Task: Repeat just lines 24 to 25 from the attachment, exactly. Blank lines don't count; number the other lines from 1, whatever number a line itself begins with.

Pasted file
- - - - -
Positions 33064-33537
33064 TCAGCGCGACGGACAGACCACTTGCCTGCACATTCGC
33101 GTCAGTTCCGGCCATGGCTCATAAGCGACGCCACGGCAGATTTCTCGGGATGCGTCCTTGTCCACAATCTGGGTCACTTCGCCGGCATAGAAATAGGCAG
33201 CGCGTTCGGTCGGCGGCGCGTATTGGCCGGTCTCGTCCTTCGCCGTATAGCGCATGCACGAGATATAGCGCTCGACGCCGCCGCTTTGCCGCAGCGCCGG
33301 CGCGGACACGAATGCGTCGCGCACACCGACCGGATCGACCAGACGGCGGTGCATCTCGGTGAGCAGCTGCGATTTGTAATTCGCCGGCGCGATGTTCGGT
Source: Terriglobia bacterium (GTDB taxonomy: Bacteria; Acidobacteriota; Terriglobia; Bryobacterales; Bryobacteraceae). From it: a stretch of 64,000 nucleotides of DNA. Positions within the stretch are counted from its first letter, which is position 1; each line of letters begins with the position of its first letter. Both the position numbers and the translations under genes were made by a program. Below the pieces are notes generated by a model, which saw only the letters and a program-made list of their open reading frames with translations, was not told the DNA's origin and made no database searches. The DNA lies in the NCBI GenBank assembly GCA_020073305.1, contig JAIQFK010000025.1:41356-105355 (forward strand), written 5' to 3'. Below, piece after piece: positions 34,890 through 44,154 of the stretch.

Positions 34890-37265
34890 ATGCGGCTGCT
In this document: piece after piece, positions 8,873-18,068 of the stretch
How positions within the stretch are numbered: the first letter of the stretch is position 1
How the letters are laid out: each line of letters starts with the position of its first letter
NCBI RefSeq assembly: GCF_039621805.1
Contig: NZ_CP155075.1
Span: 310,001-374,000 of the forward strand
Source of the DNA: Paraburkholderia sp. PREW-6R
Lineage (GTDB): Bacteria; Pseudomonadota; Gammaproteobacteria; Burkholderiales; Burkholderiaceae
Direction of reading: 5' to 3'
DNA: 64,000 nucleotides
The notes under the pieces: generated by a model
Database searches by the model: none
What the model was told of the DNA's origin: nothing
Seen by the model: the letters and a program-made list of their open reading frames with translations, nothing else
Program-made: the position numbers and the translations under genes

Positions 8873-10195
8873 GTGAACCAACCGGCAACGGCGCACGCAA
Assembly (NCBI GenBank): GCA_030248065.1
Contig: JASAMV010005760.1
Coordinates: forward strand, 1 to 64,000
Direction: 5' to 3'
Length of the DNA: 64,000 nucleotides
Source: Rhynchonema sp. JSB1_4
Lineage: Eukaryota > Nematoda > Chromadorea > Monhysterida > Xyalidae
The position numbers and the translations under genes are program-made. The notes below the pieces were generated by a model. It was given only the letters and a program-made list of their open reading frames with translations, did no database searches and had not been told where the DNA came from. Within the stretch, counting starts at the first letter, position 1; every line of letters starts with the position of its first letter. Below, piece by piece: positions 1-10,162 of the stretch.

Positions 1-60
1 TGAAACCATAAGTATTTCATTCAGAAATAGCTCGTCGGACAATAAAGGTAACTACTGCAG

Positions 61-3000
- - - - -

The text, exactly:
Positions 8873-10195
8873 GTGAACCAACCGGCAACGGCGCACGCAA